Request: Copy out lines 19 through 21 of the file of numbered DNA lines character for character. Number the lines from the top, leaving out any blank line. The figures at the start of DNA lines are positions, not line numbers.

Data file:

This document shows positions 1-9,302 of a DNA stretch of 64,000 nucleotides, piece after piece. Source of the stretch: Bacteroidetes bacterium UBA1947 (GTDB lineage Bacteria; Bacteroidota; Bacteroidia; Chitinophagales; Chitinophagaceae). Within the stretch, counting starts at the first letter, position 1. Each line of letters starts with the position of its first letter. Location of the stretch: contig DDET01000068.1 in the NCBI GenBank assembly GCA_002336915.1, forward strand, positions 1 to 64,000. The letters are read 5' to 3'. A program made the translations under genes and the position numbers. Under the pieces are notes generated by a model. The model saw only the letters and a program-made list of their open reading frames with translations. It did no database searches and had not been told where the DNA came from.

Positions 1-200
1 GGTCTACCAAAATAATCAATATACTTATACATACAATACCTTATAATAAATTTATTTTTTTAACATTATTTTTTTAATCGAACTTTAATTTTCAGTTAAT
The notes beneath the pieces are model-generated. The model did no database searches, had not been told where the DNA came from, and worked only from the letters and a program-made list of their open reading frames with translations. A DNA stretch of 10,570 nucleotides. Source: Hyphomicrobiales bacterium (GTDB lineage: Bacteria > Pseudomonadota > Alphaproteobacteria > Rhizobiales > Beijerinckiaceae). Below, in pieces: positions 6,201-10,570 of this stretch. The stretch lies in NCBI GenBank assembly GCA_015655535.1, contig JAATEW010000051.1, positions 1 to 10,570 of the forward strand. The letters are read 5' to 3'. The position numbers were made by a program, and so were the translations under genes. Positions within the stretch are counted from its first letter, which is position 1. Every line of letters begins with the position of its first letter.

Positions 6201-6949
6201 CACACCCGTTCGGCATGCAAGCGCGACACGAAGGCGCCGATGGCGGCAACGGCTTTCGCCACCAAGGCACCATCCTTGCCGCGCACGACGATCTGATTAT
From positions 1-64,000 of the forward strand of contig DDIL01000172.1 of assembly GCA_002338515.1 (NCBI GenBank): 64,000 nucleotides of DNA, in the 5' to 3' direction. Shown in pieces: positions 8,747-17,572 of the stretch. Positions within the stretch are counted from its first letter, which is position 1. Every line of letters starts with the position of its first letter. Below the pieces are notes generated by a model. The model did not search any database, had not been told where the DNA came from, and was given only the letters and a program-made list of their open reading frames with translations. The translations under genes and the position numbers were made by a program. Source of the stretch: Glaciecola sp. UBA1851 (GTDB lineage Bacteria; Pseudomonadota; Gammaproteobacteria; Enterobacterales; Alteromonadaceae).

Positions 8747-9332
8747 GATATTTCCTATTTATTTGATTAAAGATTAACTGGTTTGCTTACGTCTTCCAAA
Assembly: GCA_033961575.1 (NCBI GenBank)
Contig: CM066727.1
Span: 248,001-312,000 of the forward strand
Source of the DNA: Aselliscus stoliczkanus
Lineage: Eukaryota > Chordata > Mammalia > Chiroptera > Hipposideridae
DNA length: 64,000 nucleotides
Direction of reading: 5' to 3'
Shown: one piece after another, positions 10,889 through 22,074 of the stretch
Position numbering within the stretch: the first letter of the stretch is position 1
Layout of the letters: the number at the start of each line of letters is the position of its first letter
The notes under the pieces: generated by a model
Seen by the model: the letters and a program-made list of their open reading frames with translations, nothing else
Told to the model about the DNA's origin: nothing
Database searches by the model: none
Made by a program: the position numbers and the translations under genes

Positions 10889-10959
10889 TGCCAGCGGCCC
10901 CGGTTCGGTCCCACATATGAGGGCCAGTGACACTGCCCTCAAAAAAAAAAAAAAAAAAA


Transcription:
Layout of the letters: the number at the start of each line of letters is the position of its first letter
The notes under the pieces: generated by a model
Seen by the model: the letters and a program-made list of their open reading frames with translations, nothing else